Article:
Introduced in 2009 for EA Sports titles like Fight Night Round 4 and Fifa 10, Gameface is a web-based app that allows users to upload a couple of digital mugshots, point to their major features, and watch as the software takes their snap and plasters it all over a 3D head. It’s a neat idea, and one that – at least in my experience – was utterly, utterly broken until now.

I’d tried to use Gameface several times with FIFA 10. Every time I did it failed. The website was a confusing mess of sign-ins, registrations and extension downloads. I once got as far as uploading my pictures, but then somehow got trapped in an awful online shop that wanted me to buy new shirts and shorts for a horrendously bland looking 3D avatar that I couldn’t then use in-game. Not very satisfying.

So it was with some trepidation that I approached the system this year. The website is still clunky. You need to sign in, then download a file to install. This forces you to shut your browser manually before it nestles on your hard drive. Then, you’re left staring at your desktop, before you (hopefully) realise that you need to restart your browser, head back to the same website and sign in again to resume the process. It’s annoying, and nowhere near as streamlined as it could be with just a little forethought. Not a great start.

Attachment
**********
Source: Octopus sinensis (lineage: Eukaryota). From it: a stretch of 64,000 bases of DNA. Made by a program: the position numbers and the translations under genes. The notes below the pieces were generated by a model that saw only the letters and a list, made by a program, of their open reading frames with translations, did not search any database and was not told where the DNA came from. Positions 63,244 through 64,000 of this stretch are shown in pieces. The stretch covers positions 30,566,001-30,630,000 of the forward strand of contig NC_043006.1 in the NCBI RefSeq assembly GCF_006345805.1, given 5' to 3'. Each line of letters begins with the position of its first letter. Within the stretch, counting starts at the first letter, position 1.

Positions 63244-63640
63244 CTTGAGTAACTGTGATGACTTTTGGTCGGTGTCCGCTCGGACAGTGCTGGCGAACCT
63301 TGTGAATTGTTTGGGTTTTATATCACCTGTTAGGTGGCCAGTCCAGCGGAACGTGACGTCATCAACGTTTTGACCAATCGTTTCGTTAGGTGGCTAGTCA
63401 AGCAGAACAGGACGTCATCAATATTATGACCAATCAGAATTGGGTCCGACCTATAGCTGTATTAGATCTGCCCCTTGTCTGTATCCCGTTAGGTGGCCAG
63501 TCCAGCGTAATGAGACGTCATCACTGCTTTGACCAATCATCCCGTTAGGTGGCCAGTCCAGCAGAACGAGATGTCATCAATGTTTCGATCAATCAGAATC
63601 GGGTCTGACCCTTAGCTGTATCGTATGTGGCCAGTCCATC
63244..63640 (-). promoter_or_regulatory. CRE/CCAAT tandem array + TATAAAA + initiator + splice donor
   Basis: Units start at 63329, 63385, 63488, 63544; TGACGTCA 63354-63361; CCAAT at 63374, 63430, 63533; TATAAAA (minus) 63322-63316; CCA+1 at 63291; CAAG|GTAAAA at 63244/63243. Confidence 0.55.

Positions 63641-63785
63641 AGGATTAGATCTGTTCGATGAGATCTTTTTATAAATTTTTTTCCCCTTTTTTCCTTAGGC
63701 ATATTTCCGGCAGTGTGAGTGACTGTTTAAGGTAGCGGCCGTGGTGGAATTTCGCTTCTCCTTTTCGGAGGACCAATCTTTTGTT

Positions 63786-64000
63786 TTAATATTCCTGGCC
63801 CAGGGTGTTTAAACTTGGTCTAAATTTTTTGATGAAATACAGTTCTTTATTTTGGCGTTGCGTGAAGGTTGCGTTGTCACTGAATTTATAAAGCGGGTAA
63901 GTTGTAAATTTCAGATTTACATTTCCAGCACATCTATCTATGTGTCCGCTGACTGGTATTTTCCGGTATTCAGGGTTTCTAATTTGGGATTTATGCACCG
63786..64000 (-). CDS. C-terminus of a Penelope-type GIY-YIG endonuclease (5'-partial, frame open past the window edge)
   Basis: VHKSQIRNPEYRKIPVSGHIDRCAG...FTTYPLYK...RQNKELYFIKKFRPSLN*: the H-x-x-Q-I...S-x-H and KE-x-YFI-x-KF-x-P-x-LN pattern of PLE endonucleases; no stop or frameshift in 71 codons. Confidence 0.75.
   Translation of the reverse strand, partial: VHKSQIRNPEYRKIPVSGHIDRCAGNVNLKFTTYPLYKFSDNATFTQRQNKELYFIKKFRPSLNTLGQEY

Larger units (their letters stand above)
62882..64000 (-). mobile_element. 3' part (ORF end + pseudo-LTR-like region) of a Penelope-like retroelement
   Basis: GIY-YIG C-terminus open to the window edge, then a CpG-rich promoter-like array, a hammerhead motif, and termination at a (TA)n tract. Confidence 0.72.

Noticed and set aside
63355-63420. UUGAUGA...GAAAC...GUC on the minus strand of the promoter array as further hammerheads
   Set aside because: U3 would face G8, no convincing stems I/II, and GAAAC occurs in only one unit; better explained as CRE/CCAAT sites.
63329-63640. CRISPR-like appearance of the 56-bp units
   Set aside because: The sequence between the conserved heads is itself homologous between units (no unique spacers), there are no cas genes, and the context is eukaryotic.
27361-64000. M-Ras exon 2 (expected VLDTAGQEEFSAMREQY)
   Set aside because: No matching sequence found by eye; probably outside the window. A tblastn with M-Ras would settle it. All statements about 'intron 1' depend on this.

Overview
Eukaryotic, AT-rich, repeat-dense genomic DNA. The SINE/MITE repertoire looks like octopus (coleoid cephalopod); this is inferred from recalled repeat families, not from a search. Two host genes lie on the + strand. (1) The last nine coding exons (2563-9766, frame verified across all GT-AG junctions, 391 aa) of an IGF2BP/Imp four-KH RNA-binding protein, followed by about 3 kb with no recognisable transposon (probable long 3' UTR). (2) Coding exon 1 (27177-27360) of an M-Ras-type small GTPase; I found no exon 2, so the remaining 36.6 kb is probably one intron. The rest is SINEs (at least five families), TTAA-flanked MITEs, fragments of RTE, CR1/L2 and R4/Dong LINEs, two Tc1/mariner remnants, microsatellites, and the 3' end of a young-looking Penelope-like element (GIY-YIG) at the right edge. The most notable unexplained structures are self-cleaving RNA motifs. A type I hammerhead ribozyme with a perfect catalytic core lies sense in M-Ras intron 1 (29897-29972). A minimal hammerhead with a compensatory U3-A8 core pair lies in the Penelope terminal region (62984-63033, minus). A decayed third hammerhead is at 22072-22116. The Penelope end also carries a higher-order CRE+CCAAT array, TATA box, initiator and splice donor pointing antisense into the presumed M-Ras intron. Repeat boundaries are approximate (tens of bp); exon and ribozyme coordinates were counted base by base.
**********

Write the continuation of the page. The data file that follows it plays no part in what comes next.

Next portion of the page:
Once in, though, things take a turn for the better. You’re given the option to choose one of several generic faces. Ignore this and choose to upload your own photos and you’re off and running. You’ll be asked for a front-on photo of your face. I managed to snap myself (through trial and error), though others might want to get a friend to help. You’re also given the option of adding a profile view, which helps the overall effect, and is really worth doing. The shots themselves don’t need to be perfect. I took mine in my kitchen under artifical light with normal shelves and cupboards behind me. The software crops everything but your face out, so it doesn’t matter what’s over your shoulder.

Once uploaded, you’re asked to rotate, pan and resize the shots until your face fits roughly into a template. Then it’s a case of moving some green cursors on to various, labelled, parts of your face, so the software knows where your eyes, ears, nose, mouth and chin are. This is really simple and takes just a couple of minutes.